Raising new health concerns, a new study by Centre for Science and Environment (CSE) has found that 84% of bread and bakery samples collected from the national capital contain residues of potassium bromate (KbrO3) and potassium iodate (KIO3) or both.
Long-term health impact of potassium bromate-
Cancer (IARC), there was sufficient evidence that showed the carcinogenicity of potassium bromate.
The chemical was found to cause – renal tubular tumours (adenomas and carcinomas) thyroid follicular tumours peritoneal mesotheliomas in laboratory animals.
Also, long-term carcinogenicity studies and in vivo and in vitro mutagenicity studies showed that potassium bromate was a “genotoxic carcinogen” or a chemical agent that damaged genetic information, causing mutations.
Potassium iodate and health impacts-
Similarly, potassium iodate is not recommended as a flour treatment agent in several countries due to possible higher intake of iodine.
Studies showed that both insufficient and excessive iodine can lead to thyroid disorders, and hypo- and hyperthyroid status in humans, thereby increasing the risk of thyroid cancer.
Although, evidence about the health effects of potassium bromate and potassium iodate were mounting, KbrO3 and KIO3 – both are chemical food additives – which according to Indian food regulations, can be used as flour treatment agents.
Considering that both the chemicals can cause cancer, CSE recommended that FSSAI should prohibit the use of potassium bromate and potassium iodine in making bread and bakery products with immediate effect.
FSSAI to remove potassium bromate from food additives list
After a CSE study claimed that bread contains cancer-causing chemicals, Food regulator FSSAI today said it has decided to remove potassium bromate from the list of permitted additives while it is examining evidence against potassium iodate before restricting its use.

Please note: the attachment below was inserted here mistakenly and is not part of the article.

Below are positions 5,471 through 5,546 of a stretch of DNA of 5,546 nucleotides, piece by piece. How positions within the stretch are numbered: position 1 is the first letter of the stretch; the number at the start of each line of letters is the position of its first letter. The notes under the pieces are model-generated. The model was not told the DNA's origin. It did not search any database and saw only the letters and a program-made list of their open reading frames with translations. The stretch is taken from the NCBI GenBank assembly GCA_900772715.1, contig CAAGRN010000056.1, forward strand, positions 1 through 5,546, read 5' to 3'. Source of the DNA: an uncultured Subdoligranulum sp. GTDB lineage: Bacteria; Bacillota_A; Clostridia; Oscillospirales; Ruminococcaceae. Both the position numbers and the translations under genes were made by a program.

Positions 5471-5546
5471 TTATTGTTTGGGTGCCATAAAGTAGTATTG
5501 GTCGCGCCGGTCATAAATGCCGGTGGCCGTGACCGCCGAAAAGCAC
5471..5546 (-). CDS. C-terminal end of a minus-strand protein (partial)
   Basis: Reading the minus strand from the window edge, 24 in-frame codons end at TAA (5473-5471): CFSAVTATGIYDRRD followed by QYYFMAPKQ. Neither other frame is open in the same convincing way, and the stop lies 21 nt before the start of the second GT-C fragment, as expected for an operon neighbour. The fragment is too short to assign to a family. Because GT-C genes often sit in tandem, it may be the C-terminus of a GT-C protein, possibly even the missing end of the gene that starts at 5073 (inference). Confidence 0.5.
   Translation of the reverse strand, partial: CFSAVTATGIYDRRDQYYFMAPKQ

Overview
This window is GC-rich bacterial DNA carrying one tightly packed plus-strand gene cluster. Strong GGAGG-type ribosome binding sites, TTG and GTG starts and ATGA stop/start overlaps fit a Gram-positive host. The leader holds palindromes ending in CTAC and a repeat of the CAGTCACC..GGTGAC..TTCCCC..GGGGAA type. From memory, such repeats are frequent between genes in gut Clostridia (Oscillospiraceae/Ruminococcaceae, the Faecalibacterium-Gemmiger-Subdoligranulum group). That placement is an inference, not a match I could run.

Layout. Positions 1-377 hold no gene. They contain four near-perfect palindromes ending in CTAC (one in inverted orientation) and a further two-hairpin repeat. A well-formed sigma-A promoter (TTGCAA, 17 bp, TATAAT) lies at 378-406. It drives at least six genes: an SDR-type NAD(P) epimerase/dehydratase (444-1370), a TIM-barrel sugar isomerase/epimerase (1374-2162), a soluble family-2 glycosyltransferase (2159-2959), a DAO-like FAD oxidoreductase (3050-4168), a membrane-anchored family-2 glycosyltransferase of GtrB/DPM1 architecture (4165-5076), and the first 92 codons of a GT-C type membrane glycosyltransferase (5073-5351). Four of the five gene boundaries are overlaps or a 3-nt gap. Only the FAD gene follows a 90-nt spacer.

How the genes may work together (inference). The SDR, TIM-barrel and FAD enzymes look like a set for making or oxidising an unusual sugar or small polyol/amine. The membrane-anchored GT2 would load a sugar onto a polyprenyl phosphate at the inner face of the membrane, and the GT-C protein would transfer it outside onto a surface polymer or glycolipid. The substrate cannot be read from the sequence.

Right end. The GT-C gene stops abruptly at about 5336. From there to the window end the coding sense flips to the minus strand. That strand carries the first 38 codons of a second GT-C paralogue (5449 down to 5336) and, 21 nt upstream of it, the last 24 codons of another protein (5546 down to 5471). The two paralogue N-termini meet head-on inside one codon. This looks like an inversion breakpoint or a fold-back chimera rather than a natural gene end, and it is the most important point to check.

A report by NGO Centre for Science and Environment (CSE) said that nearly 84 per cent of 38 commonly available brands of pre-packaged breads, including pav and buns, tested positive for potassium bromate and potassium iodate, banned in many countries as they are listed as “hazardous” for public health.
“A scientific panel had recommended removal of potassium bromate from the list of additives. So we have already decided to take it out from the list. Soon it will be notified,” Food Safety and Standards Authority of India (FSSAI) CEO Pawan Kumar Agarwal told PTI.
“As far as potassium iodate is concerned, we are examining the evidence and soon a decision will be taken,” he added.
According to sources, in January FSSAI had decided to remove potassiun bromate from food additives list and had even issued a draft notification.
According to CSE, potassium bromate typically increases dough strength, leads to higher rising and uniform finish to baked products, while potassium iodate is a flour treatment agent.
CSE has also urged food regulator FSSAI to ban the use of potassium bromate and potassium iodate with immediate effect and prevent their routine exposure to Indian population.
Reacting to the CSE report, Health Minister J P Nadda said, “We are seized of the matter. I have told my officials to report to me on an urgent basis. There is no need to panic. Very soon we will come out with the (probe) report.”
In its report, CSE claimed that while one of the chemicals is a category 2B carcinogen (possibly carcinogenic to humans), the other could trigger thyroid disorders but India has not banned their use.
Quoting Food Safety and Standards (Food Product Standards and Additives) Regulations, 2011, CSE said the maximum level of use of potassium bromate and/or iodate in bread is set at 50 ppm. The maximum level of use of potassium bromate in flour for bakery is 20 ppm, while that of potassium bromate is 20 ppm in maida (refined wheat flour), if used for bakery.